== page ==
Washington State doesn’t have the clout that Medicare does. The state does not have huge numbers of participants yet with which to pressure providers for lower prices. Their public option is in the infancy.
♦ Washington’s plans must rely on providers to want to participate. To do this they had to come up with a plan that reimburses providers at a rate higher than Medicare does. Washington settled on a reimbursement scheme that would pay 1.6 times what Medicare normally pays.
Washington’s experiment is an attempt to increase offerings on the exchange without requiring additional state spending on health care. Democratic promoters of Cascade Care were hoping for lower premiums and lower out-of-pocket costs. Unfortunately, to offer attractive enough reimbursements Washington’s plans will not be able to offer as low a premiums as first envisioned.
♦ It is tough to have a public option without tax dollars to support it. Other states have tried something similar only to abandon them due to lack of funding. Time will tell if Washington can avoid committing tax dollars to support their plan.
Behind the scenes of Medicare for All
There is one thing about a single-payer system that is seldom mentioned but which could have major ramifications for the folks in power. It is voter registration.
How could the healthcare debate involve voter registration? Well, it all has to do with an insurance ID card.
• Canada has single-payer system where every individual has a "Health Insurance Card." This ID card can be used to vote. The GOP greatly fears, as they should, a national health insurance ID card.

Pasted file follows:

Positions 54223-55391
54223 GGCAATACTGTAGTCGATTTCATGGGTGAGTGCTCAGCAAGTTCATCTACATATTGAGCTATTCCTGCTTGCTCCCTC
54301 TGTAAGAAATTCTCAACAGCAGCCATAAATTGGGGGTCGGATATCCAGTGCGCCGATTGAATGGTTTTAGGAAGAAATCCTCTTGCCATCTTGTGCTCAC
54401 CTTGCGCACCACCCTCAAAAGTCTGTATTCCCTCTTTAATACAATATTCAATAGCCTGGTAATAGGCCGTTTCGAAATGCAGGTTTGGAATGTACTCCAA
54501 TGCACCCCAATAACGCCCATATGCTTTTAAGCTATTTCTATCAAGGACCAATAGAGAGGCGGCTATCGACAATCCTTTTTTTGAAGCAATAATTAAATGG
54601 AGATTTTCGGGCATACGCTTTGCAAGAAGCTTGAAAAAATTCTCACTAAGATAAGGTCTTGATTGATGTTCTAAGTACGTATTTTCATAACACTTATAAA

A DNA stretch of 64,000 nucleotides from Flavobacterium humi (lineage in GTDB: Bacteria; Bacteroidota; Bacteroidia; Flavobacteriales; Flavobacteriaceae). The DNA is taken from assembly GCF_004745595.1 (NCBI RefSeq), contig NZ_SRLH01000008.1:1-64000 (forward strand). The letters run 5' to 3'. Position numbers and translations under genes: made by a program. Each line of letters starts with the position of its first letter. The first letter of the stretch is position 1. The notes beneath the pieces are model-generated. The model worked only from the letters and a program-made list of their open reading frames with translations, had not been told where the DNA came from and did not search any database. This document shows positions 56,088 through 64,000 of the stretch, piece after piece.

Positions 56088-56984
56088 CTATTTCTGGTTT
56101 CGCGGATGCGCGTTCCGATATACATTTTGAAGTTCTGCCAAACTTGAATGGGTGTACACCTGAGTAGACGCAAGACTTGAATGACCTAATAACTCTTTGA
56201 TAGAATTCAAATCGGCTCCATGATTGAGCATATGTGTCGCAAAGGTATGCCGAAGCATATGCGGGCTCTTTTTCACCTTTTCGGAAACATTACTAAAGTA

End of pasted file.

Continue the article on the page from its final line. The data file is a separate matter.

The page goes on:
The GOP has been working feverishly to purge voter registration lists leading up to the 2020 elections. Numerous court battles have been and continue to be fought over this.
Voter purging and the closing of voting stations heavily affects black voters who traditionally vote Democratic. Stacy Abrams continues to speak of her loss in the Georgia gubernatorial election as an example of voter purging focused on favoring her opponent.
• A nationwide health insurance ID card could easily be turned into a voter registration card, suddenly registering huge numbers of Democratic-leaning voters. If that should happen, GOP control of the Senate and many state legislatures would be in jeopardy.
Democrats are hesitant to bring this point up but GOP leaders are well aware of the danger.
Regardless of the approach taken – Medicare for All or Public Option - providers will resist new insurance options that may move more patients into plans paying lower rates.
Here is the quandary of healthcare cost containment. Healthcare spending and its growth cannot be reduced without either paying less or reducing the quantity of services provided.
The healthcare industry likes the idea of government-subsidized health care but hates the idea of government price controls.
Political scheming will continue.